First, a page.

I haven’t seen the film “Map of the Sounds of Tokyo”. As a film title it sounded pretentious, but it always seemed to have an intriguing thing about it. Then I heard Lawrence English’s great ‘site listening’ guide to Brisbane. The concept of sounds and maps coming together started falling into place. Now comes Chris Carlson’s music app Borderlands Granular.
Imagine tracing your fingers over a 3-D map looking for a destination to travel to, a new place to discover. Imagine feeling the water when your fingers touch the ocean, the sand when you get to the desert, the snow on the Himalayas. That is what Borderlands Granular feels like to me. The continents are sound files, mountains formed by the overlapping of several files. Trace your finger on the screen and just let your musical imagination run wild. Discover what a mountain formed by several overlapping files sounds like, or test the beaches of one of your sounds as you come in from the sea of silence. All of this and more is what Borderlands has offered us as musicians. Endless granularity for endless imagination.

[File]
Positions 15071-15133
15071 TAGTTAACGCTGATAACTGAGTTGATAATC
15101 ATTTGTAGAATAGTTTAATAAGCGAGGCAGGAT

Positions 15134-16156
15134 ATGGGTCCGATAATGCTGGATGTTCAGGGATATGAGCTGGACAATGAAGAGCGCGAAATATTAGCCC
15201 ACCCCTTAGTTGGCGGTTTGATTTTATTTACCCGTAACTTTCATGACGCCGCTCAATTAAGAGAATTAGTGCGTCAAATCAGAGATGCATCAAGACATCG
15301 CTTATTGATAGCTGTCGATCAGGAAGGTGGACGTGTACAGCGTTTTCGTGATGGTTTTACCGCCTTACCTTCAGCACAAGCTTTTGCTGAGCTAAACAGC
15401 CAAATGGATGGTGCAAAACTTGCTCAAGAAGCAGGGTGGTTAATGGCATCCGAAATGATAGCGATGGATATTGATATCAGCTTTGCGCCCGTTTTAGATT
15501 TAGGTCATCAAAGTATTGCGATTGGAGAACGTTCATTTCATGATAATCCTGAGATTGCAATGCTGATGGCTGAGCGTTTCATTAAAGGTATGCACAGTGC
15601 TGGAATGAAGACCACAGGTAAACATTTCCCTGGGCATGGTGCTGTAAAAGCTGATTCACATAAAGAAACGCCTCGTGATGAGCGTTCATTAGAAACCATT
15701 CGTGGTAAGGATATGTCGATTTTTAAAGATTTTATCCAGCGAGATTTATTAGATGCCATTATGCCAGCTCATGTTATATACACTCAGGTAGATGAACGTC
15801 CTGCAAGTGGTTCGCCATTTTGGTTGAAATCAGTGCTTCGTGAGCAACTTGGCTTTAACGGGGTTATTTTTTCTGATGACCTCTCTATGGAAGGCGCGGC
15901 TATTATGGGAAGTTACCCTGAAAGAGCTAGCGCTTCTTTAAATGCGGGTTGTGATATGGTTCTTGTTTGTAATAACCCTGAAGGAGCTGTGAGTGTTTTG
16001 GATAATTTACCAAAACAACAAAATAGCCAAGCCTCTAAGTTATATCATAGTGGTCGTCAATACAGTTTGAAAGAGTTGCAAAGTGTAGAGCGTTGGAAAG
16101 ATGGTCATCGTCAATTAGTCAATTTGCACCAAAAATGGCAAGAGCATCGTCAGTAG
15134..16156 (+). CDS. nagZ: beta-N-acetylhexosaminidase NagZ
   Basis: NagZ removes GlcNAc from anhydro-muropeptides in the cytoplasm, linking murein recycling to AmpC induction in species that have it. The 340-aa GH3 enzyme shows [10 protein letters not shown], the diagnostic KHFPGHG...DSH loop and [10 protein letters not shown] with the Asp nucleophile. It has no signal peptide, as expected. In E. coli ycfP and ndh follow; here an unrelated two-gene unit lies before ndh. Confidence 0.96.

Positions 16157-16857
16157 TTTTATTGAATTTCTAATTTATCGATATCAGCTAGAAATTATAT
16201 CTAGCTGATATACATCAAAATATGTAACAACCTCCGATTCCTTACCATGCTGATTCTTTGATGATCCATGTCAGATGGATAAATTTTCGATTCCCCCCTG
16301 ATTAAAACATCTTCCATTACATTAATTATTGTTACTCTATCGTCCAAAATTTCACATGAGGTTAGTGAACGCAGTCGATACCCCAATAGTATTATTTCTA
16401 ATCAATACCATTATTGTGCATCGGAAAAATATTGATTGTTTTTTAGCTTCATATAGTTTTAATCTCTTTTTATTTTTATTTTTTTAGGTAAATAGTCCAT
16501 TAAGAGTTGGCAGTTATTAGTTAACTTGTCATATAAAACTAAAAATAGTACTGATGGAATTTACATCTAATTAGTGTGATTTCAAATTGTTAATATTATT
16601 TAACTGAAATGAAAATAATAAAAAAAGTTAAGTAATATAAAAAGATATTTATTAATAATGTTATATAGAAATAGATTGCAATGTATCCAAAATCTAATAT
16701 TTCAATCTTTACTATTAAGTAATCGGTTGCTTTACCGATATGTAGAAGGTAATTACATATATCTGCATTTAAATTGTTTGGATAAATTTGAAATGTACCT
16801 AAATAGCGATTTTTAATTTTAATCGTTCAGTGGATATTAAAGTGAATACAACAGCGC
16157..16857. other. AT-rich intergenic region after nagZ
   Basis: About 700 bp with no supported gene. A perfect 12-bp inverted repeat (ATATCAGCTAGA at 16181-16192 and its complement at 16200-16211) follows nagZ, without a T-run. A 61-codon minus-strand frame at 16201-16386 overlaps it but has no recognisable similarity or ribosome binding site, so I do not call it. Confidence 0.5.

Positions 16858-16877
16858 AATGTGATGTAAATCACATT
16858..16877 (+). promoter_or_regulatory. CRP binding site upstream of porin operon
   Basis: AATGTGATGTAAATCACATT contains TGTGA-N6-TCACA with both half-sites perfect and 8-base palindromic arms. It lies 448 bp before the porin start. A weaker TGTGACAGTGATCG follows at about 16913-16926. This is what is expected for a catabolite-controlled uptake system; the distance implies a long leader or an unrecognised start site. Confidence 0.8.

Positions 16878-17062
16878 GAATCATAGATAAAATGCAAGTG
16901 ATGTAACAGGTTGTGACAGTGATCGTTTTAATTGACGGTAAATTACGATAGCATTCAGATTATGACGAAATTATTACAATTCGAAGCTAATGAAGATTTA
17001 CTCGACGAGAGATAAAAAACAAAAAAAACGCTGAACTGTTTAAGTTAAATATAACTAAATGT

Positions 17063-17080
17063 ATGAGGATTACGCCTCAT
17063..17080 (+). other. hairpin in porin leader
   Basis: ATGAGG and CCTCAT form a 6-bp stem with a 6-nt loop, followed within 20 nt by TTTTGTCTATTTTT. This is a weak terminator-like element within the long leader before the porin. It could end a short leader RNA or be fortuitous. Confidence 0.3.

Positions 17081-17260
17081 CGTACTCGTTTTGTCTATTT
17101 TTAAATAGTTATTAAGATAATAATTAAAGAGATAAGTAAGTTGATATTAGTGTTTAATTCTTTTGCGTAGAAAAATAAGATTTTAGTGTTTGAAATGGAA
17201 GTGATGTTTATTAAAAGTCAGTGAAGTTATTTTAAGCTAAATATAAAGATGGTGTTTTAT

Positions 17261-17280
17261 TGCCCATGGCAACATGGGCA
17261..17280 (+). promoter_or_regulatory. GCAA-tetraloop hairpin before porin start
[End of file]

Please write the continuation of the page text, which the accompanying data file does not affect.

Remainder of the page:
OK. So version 1.0 isn’t perfect: it’s lacking in file management, compatibility with iPad docks and other fancy trims, but I have a feeling it will eventually get there if we just let Chris Carlson do his job. This app has been so well received because of the concept it brings to music. It is so visually clear, it takes less than 10 seconds to understand what’s actually going on. It brings depth to audio file representation on a flat screen. It adds a third dimension to granularity with the overlapping of files. The idea of it all is simply genius. Now we can only hope that Chris has time to improve usability. In the meantime, we’ll start up our own place of worship here at OniriaSounds!
Don’t hesitate! BUY IT!